"Karet raises one o' his long hands for silence. 'You'll be givin' us away if a Master should happen to be around.' So they all stop, and it's quiet again.
"'Tomorrow noon is the time. Get everything prepared tonight. At noon, shout the control words and march the Robots to the city of Mothers as fast as you can. That's all, now.'
"The gang gets up and is ready to go, when Karet sorta sees me again.
"'Oh, I've almost forgot,' he says, 'Jed has ordered our visitor to be brought before the scientists. They will remove his brain for study. By examining its folds, they will be able to find out all he knows about the world of 20,000 years ago he lived in. It's much easier than asking him about it.
"You kin imagine how I jumped at that. Take my brain out o' my head—over my dead body,—and I tells him so in plain language.
"Would you believe it—he has the nerve to try an' persuade me. It won't hurt, he says, it's in the interest of science; they'll put it back in again after, 'n I won't even know it's been out.
"But that don't make a hit with me at all. I tells 'em flat I won't stand for it, even if I has to kill someone.
"Karet shakes his head sorta puzzled, just like he can't understand my feelin's.
"'Well,' he says finally, 'they're coming for you right away.'
"'Lemme outa here,'" I says wildly, 'I won't let 'em get me.'
"'Where'll you go to?' asks Karet, and that stumps me. They'll sure catch me. I'm wishin' I never went in that darned wood, 'n I was safe home again. A cold sweat breaks out, all over me. Take my brain out, I should say not. I'd rather die first!
"Karet shakes his head. 'I'm sorry, my friend, I don't think they're going to ask you what you'd rather do. They'll just go right ahead without askin' any questions.'
"I was all of a shiver. I didn't like the idea at all. How'd I know that they could get my brain back? I grabs hold o' my gun, I was goin' to fight. Then, all of a sudden, I thinks of a way to make Karet and Charlie, and the gang help me.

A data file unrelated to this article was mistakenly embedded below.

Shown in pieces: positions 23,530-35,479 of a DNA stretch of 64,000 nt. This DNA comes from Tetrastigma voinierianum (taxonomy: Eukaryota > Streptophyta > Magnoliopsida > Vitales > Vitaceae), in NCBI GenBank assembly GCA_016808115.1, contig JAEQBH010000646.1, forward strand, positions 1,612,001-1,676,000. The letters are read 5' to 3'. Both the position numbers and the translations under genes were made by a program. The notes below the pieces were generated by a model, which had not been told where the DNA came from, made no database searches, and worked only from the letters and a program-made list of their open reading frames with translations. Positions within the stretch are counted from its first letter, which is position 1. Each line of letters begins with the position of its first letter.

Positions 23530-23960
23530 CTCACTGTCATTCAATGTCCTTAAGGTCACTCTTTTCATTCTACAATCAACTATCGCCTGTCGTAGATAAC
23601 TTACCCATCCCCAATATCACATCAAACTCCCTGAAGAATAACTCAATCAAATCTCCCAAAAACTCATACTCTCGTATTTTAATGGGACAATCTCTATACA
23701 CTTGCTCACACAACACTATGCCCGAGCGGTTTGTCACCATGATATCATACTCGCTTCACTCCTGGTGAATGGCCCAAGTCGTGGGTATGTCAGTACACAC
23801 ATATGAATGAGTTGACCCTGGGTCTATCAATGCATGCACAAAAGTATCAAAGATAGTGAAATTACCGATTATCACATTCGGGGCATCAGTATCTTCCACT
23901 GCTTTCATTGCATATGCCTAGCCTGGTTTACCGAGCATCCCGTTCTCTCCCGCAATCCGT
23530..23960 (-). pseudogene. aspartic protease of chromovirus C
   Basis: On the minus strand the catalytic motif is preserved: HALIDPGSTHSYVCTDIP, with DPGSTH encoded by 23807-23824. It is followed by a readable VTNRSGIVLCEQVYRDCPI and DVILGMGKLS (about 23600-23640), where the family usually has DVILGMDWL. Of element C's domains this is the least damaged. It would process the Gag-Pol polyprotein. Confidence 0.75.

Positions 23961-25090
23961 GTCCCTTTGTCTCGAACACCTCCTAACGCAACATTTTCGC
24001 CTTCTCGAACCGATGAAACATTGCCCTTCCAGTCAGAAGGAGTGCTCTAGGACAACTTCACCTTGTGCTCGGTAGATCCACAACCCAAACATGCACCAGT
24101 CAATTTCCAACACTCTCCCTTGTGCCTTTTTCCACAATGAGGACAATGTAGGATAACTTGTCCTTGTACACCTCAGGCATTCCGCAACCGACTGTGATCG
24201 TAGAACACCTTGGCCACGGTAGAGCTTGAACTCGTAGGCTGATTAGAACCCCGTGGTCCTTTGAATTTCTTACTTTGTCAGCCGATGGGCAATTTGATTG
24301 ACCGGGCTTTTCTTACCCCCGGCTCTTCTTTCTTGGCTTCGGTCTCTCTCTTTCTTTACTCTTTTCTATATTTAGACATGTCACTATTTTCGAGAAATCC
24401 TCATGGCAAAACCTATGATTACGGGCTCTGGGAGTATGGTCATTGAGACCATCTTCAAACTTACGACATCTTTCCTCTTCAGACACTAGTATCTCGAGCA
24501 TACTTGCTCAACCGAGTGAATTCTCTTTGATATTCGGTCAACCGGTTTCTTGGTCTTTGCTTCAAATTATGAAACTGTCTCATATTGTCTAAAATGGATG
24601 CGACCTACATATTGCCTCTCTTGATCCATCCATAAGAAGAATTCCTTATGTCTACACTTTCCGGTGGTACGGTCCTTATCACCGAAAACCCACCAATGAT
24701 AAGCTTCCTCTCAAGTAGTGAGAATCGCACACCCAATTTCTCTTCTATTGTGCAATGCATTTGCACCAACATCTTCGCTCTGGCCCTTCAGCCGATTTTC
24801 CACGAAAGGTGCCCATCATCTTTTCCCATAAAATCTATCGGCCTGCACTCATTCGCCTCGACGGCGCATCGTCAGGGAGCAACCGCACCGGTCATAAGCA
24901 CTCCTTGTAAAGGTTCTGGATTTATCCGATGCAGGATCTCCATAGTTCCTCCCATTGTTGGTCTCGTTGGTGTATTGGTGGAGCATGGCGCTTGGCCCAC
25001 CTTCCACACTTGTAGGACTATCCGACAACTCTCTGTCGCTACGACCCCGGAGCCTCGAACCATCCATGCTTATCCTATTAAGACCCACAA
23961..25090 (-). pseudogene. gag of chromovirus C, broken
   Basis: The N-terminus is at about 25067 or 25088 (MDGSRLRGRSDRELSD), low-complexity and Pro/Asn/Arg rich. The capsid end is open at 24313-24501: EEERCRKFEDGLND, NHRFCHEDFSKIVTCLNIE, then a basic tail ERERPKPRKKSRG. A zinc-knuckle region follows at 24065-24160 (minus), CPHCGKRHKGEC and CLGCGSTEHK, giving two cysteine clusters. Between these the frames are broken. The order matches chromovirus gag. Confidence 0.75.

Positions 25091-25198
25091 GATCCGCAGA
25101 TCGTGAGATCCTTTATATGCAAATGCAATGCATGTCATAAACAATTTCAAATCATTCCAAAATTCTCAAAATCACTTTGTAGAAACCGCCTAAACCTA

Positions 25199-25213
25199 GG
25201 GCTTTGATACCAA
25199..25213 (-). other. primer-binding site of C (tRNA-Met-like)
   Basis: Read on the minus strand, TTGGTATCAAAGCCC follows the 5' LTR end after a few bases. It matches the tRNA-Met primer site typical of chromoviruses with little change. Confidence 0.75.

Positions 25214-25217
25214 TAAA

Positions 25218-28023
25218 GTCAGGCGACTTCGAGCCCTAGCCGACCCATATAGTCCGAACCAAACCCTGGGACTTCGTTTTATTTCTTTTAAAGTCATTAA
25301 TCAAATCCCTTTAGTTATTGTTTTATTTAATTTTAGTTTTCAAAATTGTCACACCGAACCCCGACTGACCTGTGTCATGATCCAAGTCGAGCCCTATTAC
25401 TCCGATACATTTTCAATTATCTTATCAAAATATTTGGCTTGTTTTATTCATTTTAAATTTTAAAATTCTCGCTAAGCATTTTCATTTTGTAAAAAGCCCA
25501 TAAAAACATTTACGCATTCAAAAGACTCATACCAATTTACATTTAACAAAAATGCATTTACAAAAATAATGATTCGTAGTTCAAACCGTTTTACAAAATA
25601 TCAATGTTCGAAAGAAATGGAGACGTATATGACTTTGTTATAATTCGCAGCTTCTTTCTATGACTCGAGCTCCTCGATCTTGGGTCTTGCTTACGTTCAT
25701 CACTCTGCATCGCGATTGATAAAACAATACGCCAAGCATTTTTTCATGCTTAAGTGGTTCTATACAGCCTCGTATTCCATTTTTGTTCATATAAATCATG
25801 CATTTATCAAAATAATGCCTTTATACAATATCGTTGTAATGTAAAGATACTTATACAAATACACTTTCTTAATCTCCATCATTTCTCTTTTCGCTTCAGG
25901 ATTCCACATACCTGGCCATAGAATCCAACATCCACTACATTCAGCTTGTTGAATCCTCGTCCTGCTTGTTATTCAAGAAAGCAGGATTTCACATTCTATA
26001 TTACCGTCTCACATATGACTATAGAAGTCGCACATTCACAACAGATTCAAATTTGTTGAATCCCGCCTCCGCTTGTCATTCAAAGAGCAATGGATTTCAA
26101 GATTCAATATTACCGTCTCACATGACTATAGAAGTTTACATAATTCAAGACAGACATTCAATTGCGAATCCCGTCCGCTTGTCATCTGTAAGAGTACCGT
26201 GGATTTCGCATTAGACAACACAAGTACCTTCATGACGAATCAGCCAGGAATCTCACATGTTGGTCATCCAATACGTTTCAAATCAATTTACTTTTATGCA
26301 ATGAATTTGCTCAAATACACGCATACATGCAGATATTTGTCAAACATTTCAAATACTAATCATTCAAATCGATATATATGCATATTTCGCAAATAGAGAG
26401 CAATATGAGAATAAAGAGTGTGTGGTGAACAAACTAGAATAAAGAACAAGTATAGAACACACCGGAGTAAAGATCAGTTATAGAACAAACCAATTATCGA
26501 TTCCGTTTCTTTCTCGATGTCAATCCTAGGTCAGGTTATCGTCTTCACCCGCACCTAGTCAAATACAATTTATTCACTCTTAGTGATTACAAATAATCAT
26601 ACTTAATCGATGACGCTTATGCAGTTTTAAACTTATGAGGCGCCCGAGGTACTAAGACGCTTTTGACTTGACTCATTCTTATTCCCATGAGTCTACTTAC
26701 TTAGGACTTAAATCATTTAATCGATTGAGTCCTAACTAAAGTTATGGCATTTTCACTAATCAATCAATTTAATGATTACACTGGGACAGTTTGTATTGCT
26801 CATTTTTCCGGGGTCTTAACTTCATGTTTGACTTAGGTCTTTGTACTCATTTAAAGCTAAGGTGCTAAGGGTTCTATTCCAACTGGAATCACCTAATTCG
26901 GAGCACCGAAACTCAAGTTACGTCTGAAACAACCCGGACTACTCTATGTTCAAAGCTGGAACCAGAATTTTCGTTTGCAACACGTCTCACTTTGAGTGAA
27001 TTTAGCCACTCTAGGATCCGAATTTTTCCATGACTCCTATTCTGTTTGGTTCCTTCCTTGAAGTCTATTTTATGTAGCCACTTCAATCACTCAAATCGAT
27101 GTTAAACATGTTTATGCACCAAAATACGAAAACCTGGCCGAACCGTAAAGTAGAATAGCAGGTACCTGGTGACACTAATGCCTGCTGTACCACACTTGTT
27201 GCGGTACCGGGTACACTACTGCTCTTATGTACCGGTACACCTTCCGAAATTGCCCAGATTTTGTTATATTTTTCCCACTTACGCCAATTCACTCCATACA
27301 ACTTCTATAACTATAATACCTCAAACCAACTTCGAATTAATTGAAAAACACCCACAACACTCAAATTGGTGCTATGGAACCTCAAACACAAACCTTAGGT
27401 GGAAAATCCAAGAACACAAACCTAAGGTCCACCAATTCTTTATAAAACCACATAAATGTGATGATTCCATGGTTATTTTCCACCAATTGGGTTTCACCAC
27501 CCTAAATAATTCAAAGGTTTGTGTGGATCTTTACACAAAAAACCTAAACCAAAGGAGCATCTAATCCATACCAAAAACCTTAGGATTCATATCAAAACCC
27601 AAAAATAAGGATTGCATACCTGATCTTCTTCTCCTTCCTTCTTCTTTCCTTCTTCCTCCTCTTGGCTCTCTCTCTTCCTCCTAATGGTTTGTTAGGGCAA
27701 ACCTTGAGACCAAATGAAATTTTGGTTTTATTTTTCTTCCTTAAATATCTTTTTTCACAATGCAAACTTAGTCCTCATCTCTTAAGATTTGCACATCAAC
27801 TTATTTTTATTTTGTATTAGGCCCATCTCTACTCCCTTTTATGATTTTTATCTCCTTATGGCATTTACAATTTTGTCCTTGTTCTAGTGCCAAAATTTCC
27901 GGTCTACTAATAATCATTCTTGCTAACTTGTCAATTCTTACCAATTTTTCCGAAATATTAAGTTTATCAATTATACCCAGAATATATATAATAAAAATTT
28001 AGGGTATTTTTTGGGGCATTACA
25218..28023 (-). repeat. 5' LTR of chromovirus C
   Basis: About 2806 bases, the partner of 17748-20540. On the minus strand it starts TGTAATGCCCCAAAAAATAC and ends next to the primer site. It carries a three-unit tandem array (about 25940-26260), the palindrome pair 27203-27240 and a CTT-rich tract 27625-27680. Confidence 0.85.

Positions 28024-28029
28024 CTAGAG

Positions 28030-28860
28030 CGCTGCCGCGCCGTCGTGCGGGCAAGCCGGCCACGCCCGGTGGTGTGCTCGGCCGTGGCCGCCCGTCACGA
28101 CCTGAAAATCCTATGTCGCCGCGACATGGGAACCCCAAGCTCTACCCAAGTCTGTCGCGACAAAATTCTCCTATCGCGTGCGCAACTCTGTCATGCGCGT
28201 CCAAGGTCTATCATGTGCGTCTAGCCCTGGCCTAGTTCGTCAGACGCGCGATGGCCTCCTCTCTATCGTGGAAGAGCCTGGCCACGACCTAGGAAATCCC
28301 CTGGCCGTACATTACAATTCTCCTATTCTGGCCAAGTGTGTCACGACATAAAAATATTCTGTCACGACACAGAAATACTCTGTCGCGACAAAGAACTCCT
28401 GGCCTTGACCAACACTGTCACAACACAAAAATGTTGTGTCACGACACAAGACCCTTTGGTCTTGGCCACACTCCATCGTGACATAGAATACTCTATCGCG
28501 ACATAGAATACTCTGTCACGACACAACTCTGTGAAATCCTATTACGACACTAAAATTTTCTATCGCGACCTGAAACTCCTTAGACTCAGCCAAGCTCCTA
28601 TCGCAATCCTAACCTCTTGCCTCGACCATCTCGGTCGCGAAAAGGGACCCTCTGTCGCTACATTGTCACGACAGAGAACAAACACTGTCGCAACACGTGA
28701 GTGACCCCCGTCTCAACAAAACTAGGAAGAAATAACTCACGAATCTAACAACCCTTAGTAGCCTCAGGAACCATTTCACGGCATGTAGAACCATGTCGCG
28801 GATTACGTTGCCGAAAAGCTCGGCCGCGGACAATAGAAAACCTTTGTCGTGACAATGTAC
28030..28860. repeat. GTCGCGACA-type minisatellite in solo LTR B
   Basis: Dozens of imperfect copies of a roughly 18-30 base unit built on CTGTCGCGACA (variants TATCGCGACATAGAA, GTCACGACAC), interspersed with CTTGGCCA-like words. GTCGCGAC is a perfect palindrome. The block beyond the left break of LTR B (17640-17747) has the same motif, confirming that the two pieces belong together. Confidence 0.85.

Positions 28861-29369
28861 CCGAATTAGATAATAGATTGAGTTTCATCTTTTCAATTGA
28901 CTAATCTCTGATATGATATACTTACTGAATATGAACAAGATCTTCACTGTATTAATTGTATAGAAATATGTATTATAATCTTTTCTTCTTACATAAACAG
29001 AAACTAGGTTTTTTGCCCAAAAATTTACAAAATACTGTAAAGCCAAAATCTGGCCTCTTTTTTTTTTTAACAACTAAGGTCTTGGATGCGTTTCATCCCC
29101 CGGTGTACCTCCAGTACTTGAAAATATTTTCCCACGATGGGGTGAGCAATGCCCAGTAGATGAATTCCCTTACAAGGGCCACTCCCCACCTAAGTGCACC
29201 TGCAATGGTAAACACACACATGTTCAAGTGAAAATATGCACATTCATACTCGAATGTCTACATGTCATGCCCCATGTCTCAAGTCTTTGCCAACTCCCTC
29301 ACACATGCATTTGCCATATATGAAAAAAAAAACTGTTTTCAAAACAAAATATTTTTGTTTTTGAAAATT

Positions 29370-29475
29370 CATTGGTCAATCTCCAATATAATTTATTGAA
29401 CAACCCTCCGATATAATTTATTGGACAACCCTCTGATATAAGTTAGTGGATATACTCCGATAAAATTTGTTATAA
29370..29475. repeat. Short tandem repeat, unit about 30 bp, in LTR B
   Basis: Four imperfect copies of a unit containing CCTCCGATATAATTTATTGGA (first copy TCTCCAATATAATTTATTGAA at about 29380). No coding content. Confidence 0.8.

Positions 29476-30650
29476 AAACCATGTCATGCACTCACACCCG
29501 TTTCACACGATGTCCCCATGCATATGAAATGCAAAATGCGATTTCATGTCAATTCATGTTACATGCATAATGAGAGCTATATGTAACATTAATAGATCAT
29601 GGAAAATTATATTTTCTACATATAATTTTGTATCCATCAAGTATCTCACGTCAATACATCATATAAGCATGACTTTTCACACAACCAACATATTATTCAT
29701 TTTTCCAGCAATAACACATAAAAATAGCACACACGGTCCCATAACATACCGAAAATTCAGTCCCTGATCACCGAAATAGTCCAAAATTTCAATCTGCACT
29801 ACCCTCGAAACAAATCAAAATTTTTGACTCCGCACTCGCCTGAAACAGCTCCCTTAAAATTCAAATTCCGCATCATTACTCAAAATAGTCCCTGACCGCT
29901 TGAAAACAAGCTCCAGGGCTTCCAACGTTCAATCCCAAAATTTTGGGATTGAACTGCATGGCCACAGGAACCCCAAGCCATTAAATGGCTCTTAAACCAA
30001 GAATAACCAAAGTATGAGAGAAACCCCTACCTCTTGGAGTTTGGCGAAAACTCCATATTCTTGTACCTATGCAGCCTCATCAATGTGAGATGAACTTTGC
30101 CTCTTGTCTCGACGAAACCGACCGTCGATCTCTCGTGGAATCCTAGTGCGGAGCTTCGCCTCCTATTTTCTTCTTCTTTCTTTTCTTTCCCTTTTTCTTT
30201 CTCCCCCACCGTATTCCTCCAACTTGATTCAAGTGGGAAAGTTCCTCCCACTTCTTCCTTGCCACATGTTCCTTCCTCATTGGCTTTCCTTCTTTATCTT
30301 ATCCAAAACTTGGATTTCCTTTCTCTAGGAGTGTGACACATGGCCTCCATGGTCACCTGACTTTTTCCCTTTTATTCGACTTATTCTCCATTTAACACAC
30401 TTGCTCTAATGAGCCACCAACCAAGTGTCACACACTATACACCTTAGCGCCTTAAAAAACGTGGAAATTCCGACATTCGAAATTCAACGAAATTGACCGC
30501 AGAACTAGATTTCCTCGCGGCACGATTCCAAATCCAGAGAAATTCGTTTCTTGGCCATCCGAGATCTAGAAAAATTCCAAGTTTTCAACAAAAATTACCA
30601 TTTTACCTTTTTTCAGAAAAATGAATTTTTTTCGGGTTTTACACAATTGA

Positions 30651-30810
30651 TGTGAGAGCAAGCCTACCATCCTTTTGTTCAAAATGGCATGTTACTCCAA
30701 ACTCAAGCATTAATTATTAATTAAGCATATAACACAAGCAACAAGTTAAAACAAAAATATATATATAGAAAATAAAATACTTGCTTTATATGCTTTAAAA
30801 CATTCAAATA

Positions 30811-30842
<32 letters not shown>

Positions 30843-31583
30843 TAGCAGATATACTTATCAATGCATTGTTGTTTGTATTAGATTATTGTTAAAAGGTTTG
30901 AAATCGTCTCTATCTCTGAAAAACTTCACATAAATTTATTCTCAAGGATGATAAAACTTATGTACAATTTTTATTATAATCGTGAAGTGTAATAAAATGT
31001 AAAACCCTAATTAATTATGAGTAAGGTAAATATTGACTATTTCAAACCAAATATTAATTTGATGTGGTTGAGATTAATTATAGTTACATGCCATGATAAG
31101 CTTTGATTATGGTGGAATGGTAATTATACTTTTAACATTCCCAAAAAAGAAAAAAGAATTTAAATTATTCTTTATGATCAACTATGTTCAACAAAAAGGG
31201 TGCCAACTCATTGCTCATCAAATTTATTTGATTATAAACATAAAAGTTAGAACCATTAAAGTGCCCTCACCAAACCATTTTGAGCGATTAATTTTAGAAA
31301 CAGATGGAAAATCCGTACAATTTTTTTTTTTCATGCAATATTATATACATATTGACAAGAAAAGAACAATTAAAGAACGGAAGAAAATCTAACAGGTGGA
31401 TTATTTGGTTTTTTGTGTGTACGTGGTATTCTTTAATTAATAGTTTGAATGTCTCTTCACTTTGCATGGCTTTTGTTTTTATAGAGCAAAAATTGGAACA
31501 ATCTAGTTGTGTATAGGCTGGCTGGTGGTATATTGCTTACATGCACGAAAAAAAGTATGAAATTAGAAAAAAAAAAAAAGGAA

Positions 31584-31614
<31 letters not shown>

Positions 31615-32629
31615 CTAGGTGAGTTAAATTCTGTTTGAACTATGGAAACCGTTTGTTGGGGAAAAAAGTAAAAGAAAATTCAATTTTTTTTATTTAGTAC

"'Listen here,' I says to Karet, brash-like, 'you say they kin read everything that's in my brain.'
"'Of course,' he answers.
"'Every little thing I ever seed or heard,' I insists.
"'Well then,' and I taps with my gun on his chest, 'how about this little cofab I just been listenin' in on. They'll read that, won't they?'
"That strikes him all of a heap. 'He's right'—he says to Charlie 'we've got to hide him somehow!'
"Just then I hear a noise outside, the sound of people comin'.
"'It's the guard,' says Karet, excited, 'they're coming for you.'
"I'm trapped, no mistakin' that. 'Tom my lad,' says I to myself, 'you're through; you'll never see your poor old mother again, but you're not givin' up without a scrap.' So I pulls the gun an' get ready to shoot the first one that comes in the door.
"I could see the crowd in the room lookin' at the pistol curious. They'd never seen one before. The footsteps gets louder. The guard's almost at the door. My finger's on the trigger, ready ta shoot.
"Just then Karet jumps up. 'I've got it. Charlie,' he orders rapidly, 'take him through the trap over to the City of Mothers. Hide him in the top Tower. Quick!'
"Someone presses a button, Charlie shoves me through a door that slides open in the wall, and closes it behind us just as the outside door opens. I hear 'By order of Jed, we've come for—,' an' we're runnin' in a tunnel. Soon we come out in the open. It's night, an' the whole place is lit up beautiful. The buildings are all glowin', the fountains are playin' wi' colored lights, the stars are shinin', but Charlie jerks me impatient. 'Come, we'll have to move fast. It's quite a ways.
"'Why don't we take one of those air cars,' I says.
"'Because I don't know how to handle them—not allowed.'"
"SO we walks rapidly. I'm havin' a hard job to keep up wi' the giant; ducking every time we see a Master. About an hour, and we come to the place.
"It's a tremendous big structure, lit up with a golden light; there's a center tower 'bout ten stories high, an' there's a wall all around the place, twenty-foot high.
"There's an entrance through the wall but a big savage-looking Robot stands on guard. We walks up to him, me shiverin' like a leaf. Charlie says some word to him I don't catch; he looks at us dumb, and lets us in.
"We hotfoot it for the tower, lucky not to meet anyone. Inside there's a sort of airshaft leadin' all the way to the top. Charlie looks at it puzzled.
"'I forgot to ask Master Karet how to work it,' he explains, 'there's some way of getting up there.'
"I remembered how I was brought up to Jed, and I looks around for the platform and button. Sure enough I found 'em, and shows 'em to friend Charlie.
"'You go up and hide on the top,' he says relieved. 'I daren't stay around; I'd be killed if a Master should find me in here. It's forbidden. Goodbye—see you tomorrow at noon when things start humming.'
"I shook one of his big hands, stood on the platform, pressed the button, and up I shoot into the air, up to the top where I land in a sort of entrance hall. Lots of doors leading out, all closed.